The four areas are: Aceh-North Sumatera, Central Kalimantan and Riau in Indonesia, as well as Sabah in Malaysia.
If successful, this would mean that all palm oil sourced from within the selected areas/districts would be certified sustainable by the Roundtable on Sustainable Palm Oil (RSPO) and local sustainability standards.
Unilever is the parent company of various big food and beverage brands, including Knorr (seasonings, stocks, etc.), Lady’s Choice (spreads) Lipton (tea and beverages), and Planta (spreads) amongst others.
Speaking at the RSPO Annual Roundtable Conference on Sustainable Palm Oil (RT16) in Sabah, Dr Petra Meekers, Unilever Director Sustainable Sourcing, said: “These four areas were selected as these are areas which are important for Unilever’s supply chain.”
“Aceh-North Sumatera contains the province where the Unilever Oleochemicals Indonesia refinery is located, Riau has the highest concentration of production unit mills, Sabah [authorities are] highly cooperative, and Central Kalimantan is where our jurisdictional approach pilot is located.”
Unilever conducted the pilot in Central Kalimantan in partnership with the Earth Innovation Institute and Institut Penelitian Inovasi Bumi (INOBU).
“Unilever announced support for jurisdictional approaches towards [sustainable palm oil] certification at the UNFCCC COP 21 in Paris [back in 2015], and this project aims at piloting this concept,” said Meekers.
“In 2017, INOBU and Unilever have RSPO and ISPO (Indonesian Sustainable Palm Oil) certified 190 smallholder farmers. [We] aim to certify at least 400 more smallholder farmers, and the target is 5,000 smallholder farmers for a three-year project.
“[We] see this as backend integration of the smallholder farmers within the supply chain.”
Bringing the jurisdictional approach up a level
Following Central Kalimantan, Unilever is now setting its sights on two districts in Sabah.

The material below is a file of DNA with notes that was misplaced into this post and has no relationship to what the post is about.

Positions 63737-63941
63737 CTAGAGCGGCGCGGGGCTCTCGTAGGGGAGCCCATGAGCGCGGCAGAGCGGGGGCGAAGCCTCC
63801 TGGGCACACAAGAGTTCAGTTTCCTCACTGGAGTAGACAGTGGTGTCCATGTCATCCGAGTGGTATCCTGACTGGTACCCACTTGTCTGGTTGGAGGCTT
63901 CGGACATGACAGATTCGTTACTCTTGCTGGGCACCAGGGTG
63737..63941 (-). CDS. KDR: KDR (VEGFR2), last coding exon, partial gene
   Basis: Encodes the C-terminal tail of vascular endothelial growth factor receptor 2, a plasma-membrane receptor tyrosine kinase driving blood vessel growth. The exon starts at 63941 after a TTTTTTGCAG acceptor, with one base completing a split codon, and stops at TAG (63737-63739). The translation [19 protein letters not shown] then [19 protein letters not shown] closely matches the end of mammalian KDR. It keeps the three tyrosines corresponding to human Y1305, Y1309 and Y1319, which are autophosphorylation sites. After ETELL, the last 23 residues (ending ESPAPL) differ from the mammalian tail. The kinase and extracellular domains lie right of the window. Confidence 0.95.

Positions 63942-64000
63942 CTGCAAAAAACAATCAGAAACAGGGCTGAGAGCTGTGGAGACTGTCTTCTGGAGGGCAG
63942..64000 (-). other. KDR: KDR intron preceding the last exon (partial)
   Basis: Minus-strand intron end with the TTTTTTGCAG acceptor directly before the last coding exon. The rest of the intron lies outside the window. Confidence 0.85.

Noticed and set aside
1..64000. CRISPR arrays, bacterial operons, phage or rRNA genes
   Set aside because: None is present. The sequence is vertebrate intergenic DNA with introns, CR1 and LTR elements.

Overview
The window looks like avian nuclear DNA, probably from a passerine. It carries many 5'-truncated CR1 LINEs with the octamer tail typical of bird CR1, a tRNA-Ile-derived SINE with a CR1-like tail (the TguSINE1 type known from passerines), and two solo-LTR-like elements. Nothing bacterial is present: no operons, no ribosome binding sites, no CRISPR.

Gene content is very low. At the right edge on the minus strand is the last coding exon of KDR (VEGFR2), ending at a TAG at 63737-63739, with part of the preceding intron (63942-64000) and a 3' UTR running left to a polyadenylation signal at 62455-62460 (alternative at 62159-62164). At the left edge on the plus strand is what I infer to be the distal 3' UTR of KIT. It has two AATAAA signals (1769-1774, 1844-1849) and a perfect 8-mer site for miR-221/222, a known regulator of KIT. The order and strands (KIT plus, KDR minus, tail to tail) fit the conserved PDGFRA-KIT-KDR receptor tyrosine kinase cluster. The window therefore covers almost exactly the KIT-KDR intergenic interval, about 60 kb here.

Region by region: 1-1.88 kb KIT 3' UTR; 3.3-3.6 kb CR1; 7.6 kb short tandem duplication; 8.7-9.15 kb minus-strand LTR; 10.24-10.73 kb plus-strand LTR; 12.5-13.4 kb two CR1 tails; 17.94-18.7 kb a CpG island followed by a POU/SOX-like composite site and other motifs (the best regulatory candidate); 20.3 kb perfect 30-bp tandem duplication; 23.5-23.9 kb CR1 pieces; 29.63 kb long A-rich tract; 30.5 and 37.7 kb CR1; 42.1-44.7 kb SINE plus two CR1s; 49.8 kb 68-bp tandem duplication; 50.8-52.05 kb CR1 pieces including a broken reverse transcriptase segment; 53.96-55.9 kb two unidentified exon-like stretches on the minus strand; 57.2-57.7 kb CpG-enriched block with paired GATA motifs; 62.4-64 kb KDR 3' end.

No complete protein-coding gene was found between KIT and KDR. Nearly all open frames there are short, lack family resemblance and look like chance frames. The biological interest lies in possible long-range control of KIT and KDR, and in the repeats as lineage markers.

“[After the pilot], we then thought about how to bring things up another level, to district level, [and decided on Tawau and Sugut districts in Sabah],” said Meekers.
“We decided to work with WWF on integrated land-use plans at landscape level, and also look at smallholder farmers not yet integrated into the supply chain, and how to bring them on board.”
In dealing with these two districts, one area of particular concern is environmental and ecosystem protection and conservation. This is in part due to increasing reports of human-elephant conflicts arising in the Malaysian state recently.
“In taking protection and conservation into focus, another objective [in Sabah] is to ensure that key ecological corridors (native vegetation that links two large, similar wildlife habitats) and riparian vegetation (interfaces between land and rivers/streams) are managed and restored [in these two landscapes],” added Meekers.
‘Stop focusing on risk-aversion’
Responding to fellow speakers Peter van der Werf (Robesco) and Keith Lee (WWF) who spoke about financing, investments and risk assessments at the same session, Meekers invited the finance sector to be ‘less risk-adverse’.
“We need to look at innovation, value-sharing and supply chain alignment first. These things are crucial as a first step towards a jurisdictional approach,” said Meekers.
“[Here], we invite the finance sector to be less risk-adverse [in their assessment approach]. We are not getting innovation due to this risk-aversion, which in turn adds to the difficulties faced in obtaining land titles, etc., [bringing things back full-circle].”
Lee and van der Werf respectively responded that there were indeed issues within current financial models and financial system gaps that need to be addressed in order to find hard solutions.